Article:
Friday, June 16, 2006

My Racial Development

In 1986, I was born in Spokane, Washington. My genetic make-up comes from Wales, Scotland, England, and Germany (Weiten, 294). Therefore, I’m white and Euro-American like most Americans in the Untied States of America. When I was a baby and a toddler, I missed many of the developmental norms for a normal baby and toddler (Weiten, 298). For example my fine and gross motor skills were lacking and finally learned how to walk at age two through physical therapy. In addition, my speech skills were lacking; and therefore, I was placed into a special preschool at the age three. I spent most of my early childhood in Spokane and didn’t live in a place that had multiple cultures. Therefore, I was in the first stage of the Helms and Tatum’s Racial Identity Model in my childhood.

In 1996, I moved to Montana and lived there for ten years. Montana doesn’t have many ethnic minorities; and thus, I was exposed to a few of them in my late childhood and teen years. As a teen, I went through a stage called identity foreclosure (Weiten, 312). I accepted my parent’s beliefs of what they thought about ethnic minorities and what rolls they played in America’s society. I was still in the first stage of the Helm and Tatum’s Model in most of my teen years. First, only a handful of Latinos, Asians, Blacks, and Native Americans attended my school and none of them spoke a second language. Naturally, I was curious and na├»ve about other ethnic groups because I didn’t know much about them. For example, when I went to California to visit, I heard many different languages spoken by many different ethnic groups. I thought hearing the languages was cool and different because I never heard that in Montana. In addition, most of my culture experience came from the media and not from my environment.

In 2005, I moved back to Spokane and currently going to Spokane Community College. This quarter, I moved from the first stage to the fifth stage in the Helms and Tatum Identity Model. First, I’m learning more about different ethnic groups, especially in my English class. First, I know that all ethnic minorities can and will contribute to the American society in a positive way. Ethnic minorities are people who I can learn and grow from. For example, I’m learning Goju-Ryu Karate from Teruo Chinen who is Japanese. Chinen Sensei provides unselfish guidance generations younger than him, regardless nationality, because he is concerned about the future generations (Weiten, 314). Second, I don’t evaluate ethnic minorities from a European perspective. I learned that ethnic minorities have a much different experience living in America than whites from a movie named The Color of Fear. When I evaluate them, I have to take in account their nationality and experiences. If I don’t, I will slip back into stage one in the Helms and Tatum’s Racial Identity Model. Third, I will actively try to stop and end all types of oppression, such as sexism, ageism, and racism. I will use my personality traits to an advantage to help and stop oppression by behaving a certain way in which oppression presents itself in various situations (Weiten, 328). For example, if another white person spreads rumors about a Cuban that I know they are not true, I will be honest, kind, direct, and brave by telling that he or she is telling lies and to stop. My church has taught me to stand up for what is right and true, such as standing up for all ethnic minorities, even though I might be persecuted or looked down upon.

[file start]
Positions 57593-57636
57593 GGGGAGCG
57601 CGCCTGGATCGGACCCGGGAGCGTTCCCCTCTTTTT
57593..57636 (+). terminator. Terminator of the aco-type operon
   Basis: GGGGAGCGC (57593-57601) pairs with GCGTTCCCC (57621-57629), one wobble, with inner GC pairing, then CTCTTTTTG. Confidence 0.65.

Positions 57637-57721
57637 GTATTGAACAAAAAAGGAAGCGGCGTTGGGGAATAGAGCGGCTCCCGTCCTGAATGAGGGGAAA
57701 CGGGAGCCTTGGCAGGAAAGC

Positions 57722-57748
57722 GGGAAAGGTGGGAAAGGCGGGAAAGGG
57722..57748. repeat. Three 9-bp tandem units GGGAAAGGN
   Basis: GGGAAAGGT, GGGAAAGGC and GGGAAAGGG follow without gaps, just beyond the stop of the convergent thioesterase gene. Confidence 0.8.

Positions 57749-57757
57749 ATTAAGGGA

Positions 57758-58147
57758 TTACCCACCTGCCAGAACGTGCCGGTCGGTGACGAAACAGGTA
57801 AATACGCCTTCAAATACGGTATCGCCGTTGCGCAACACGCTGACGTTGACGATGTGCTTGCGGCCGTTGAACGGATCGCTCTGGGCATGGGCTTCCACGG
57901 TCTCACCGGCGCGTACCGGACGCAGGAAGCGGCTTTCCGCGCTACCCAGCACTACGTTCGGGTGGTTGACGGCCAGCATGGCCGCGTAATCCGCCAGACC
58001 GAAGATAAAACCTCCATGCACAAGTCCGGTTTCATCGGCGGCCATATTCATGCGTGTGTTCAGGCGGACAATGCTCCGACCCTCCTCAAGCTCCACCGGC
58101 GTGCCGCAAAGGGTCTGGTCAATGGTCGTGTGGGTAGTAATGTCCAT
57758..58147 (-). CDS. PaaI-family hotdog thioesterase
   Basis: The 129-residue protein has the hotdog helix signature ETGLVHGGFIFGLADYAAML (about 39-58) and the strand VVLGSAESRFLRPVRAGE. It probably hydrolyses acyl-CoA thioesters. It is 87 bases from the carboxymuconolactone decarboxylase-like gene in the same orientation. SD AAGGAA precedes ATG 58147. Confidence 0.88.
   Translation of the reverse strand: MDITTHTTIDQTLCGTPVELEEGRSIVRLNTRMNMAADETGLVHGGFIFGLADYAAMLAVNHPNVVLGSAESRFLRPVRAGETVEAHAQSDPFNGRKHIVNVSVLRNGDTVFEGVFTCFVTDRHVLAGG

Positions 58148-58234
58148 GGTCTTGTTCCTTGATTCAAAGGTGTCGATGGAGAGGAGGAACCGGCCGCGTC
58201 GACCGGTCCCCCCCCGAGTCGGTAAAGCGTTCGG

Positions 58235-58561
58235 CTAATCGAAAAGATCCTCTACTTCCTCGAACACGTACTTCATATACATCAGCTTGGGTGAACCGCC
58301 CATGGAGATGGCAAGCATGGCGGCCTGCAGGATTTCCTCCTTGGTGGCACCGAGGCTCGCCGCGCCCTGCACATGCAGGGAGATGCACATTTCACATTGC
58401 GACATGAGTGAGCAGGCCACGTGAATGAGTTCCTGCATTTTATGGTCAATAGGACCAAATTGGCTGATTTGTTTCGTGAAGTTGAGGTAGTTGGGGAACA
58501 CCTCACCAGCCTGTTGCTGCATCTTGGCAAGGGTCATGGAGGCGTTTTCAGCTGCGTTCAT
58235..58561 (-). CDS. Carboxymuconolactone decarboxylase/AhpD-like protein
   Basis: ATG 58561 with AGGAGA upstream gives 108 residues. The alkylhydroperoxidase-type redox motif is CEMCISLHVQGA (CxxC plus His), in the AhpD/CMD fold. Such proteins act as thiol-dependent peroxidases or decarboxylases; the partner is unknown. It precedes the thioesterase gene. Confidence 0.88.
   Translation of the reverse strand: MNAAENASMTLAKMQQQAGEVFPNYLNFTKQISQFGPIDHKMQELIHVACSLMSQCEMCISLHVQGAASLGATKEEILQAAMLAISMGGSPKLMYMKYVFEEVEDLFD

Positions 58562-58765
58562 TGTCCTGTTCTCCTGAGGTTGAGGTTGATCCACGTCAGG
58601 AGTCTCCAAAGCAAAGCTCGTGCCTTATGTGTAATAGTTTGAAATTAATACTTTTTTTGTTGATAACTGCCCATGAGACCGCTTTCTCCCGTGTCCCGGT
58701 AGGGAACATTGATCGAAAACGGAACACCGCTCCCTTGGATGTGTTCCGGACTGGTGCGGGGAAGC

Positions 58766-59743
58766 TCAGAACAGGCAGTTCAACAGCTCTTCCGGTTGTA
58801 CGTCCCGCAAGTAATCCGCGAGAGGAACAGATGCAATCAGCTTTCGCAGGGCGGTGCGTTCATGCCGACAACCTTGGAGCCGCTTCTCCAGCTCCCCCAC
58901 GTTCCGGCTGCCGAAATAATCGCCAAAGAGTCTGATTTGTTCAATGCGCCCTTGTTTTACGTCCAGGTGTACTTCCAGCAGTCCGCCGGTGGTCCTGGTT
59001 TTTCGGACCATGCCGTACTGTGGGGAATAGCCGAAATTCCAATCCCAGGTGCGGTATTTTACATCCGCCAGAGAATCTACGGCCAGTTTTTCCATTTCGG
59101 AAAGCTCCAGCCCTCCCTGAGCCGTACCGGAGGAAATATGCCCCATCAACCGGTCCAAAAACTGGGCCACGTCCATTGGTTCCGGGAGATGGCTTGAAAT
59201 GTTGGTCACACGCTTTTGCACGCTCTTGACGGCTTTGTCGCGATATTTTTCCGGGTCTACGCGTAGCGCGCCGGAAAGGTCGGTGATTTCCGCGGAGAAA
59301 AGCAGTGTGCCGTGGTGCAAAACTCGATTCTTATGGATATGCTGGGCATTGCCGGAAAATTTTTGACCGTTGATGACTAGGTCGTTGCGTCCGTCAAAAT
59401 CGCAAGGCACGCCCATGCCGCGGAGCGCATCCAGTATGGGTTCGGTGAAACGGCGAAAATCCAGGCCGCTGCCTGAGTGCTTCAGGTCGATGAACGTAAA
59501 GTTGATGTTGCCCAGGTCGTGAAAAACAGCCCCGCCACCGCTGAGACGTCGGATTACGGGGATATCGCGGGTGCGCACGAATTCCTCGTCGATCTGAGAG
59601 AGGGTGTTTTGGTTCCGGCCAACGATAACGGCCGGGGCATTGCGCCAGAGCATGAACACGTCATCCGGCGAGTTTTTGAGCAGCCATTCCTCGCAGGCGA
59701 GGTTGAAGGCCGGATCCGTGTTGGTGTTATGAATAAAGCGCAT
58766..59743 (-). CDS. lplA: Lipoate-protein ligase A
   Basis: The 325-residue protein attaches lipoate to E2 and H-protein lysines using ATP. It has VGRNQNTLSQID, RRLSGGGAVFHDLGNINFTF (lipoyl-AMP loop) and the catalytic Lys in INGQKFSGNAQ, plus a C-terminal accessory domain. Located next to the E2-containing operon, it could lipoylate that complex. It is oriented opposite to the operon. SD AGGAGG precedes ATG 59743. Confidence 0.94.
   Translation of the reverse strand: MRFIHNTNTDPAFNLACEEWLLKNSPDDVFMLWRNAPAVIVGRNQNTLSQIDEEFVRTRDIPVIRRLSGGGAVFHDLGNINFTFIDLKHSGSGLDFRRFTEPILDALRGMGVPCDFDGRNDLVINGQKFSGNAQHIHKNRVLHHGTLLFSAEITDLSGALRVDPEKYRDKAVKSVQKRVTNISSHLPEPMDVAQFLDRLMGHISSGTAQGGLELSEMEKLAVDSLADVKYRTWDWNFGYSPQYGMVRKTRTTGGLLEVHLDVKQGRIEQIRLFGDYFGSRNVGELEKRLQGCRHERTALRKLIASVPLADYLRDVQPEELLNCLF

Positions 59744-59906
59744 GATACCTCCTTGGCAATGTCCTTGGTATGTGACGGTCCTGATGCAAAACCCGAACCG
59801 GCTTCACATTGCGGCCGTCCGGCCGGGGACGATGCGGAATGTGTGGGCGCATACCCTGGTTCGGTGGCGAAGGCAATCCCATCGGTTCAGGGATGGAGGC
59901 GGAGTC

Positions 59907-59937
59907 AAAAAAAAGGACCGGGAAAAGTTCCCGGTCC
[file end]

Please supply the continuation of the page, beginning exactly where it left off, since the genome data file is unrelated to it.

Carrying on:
During the course of my life, my racial identity has changed. First, when I was a child, I never really thought that my race would be considered as an oppressor to ethnic minorities. I was taught about how the whites enslaved blacks two hundred years ago. However, I wasn’t taught until this quarter how we still enslave the blacks or all ethnic minorities by discriminating against them. Second, I realized that I need to consider that fact that all ethnic minorities have to deal with whites in the United States. Until, this quarter, I didn’t know that they had to think like a white person if they want to succeed in life.

In conclusion, from my life experiences, my view as a white young woman has changed. Now, I realize that not every ethnic minority and white person thinks like me. I have to consider where everyone is coming from and respond accordingly. For example, many whites don’t know about racism and might discriminate against ethnic minorities. Therefore, it is my responsibility to teach them and try to correct them of their ways. In another example, many ethnic minorities have been badly discriminated against. Therefore, if one of them had a problem with me because of my color, I would be more understanding and sympathetic towards them. In addition, I would try to prove that I’m not that kind of white that discriminates against ethnic minorities.

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